Astrology: Film: Review: ‘Pacific Rim’ (2013)

Warner Bros. Pictures

Guillermo del Toro’s Pacific Rim is as Mercurial a movie as they come. Abounding in and playing on dualities, the movie twinningly becomes a poster child for all things Gemini.

The back story involves world destruction through the Kaiju, enormous and organically generated alien monsters that reach our shores through a funnel-like portal in the Pacific. These creatures have decimated all but a handful of Jaegers – similarly massive robots which rely on humans to power them – now stored in a facility in Hong Kong. The fate of these remaining Jaegers – as well as the world’s survival – rests in the hands of no-nonsense military commander Stacker Pentecost (Idris Elba).

The tremendous size of both the Kaiju and the Jaegers suggest Jupiter, the planet with the largest girth. Their ocean-drenched battles make for impressive visual effects. However, the literal smarts (Mercury) behind Pacific Rim rest with the two human partners whose close mental teamwork is the only skill ensuring Jaeger victory over the predators.

We’re talking really clever interactions here. The pilots work in pairs, standing side by side, and must be extraordinarily attuned to each other. That’s because each human – holed up in the middle of a Jaeger the size of a skyscraper – controls just one side of the robot’s movement. Each pilot communicates with the other through a phenomenon called “The Drift,” a technology which allows the one to step into the other’s head and ensures what’s known as the neural bridge or handshake. Gemini rules hand-and-eye coordination and mental acuity, and each hand of a Jaeger must work with the other to pummel a Kaiju into oblivion.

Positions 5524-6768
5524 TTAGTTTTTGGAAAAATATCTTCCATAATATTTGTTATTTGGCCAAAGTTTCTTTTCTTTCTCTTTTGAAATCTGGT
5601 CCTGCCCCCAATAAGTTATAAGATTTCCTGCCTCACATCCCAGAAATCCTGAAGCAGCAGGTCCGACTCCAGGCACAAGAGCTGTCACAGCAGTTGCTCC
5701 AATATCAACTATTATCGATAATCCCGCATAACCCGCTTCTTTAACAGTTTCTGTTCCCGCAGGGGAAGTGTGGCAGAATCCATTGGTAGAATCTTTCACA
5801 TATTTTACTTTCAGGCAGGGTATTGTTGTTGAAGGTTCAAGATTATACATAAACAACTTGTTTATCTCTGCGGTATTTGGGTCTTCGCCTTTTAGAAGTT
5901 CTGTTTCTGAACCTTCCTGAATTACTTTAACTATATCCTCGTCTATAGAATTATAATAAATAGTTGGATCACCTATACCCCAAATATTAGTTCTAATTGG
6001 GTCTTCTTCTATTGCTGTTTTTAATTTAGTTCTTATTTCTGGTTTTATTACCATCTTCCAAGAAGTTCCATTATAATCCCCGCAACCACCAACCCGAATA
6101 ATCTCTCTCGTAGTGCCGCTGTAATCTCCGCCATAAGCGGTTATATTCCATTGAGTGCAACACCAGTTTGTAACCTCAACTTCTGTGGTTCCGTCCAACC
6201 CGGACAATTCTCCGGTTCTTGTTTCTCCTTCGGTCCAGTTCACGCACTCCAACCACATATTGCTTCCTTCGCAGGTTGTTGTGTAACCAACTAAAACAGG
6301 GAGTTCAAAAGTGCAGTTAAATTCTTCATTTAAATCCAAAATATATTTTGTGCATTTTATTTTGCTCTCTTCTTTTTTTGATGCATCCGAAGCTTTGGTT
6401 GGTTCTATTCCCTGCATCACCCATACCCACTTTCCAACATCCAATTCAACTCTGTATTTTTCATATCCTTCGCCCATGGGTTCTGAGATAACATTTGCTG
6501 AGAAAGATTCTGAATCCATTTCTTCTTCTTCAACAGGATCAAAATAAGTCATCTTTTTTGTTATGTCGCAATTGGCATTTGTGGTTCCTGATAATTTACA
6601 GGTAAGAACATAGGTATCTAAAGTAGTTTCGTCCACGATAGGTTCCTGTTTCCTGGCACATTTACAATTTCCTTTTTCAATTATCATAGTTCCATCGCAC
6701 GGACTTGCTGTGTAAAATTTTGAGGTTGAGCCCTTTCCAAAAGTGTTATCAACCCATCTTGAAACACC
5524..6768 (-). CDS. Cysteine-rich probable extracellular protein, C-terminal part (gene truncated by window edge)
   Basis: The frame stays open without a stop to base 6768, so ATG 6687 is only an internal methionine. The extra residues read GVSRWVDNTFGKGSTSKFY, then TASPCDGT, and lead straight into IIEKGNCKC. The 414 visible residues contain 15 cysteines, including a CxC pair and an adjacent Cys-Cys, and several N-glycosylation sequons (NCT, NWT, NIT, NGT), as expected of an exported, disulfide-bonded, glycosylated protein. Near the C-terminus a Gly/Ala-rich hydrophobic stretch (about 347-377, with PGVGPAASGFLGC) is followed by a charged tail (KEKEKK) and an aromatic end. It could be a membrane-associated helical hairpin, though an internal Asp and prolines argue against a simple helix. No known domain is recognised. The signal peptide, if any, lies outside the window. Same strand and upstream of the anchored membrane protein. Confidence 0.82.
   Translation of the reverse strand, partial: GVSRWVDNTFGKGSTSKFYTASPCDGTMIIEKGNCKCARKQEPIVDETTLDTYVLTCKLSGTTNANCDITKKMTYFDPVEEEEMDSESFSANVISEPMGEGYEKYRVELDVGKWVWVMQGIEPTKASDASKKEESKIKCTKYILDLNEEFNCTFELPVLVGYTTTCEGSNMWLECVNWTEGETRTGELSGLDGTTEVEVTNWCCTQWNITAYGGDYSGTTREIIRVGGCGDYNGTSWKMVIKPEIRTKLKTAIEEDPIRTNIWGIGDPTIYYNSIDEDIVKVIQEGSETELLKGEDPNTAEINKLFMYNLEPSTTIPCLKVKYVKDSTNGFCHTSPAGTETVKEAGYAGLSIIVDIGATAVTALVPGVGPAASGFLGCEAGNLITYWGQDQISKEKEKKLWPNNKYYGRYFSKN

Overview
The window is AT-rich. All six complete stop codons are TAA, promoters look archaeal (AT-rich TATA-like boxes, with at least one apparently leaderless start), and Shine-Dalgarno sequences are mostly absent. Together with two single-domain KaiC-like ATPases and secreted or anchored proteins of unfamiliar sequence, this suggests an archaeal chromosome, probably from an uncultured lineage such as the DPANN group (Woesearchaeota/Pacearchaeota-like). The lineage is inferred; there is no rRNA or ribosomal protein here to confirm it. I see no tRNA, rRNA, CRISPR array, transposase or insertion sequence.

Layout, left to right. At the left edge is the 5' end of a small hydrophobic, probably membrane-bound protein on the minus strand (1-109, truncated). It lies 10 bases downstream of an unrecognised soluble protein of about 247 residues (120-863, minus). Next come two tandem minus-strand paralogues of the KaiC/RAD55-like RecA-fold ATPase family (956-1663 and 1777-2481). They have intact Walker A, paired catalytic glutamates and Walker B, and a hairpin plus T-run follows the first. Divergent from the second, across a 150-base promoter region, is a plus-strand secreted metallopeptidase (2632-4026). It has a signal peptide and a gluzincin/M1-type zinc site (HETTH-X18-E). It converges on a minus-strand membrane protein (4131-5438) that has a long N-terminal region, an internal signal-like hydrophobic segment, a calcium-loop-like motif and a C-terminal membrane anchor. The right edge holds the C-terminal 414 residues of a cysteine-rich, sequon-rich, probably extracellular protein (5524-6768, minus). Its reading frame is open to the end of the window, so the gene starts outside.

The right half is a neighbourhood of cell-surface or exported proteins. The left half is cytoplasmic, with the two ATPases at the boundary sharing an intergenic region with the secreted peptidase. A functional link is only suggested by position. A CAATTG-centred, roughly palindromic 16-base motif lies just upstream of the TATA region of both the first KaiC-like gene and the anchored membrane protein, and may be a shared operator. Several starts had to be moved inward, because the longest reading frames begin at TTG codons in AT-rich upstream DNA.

One of Pentecost’s best flyers is Raleigh Becket (Charlie Hunnam), whose long time pilot-partner– his brother, another Gemini reference – has died in battle. Raleigh’s new mate becomes Mako Mori (Rinko Kikuchi), a soft-spoken but determined professional who has her own personal axe to grind against the invaders. Two other pairings involve a father-and-son from Australia (Max Martini and Rob Kazinsky) and, on a more jovial note, two feuding scientists (Charlie Day and Burn Gorman) who manically use technology and experimentation to find out exactly what the Kaiju aliens – who are Mercurially quick at mental adaptation – are really thinking.

“Pacific Rim” is a satisfyingly large (Jupiter), technically futuristic (Uranus) life-and-death (Pluto) fight (Mars) involving mind games (Mercury).

Astrology Film Rating: ☿♂♃♅♇ (Mercury, Mars, Jupiter, Uranus, Pluto)

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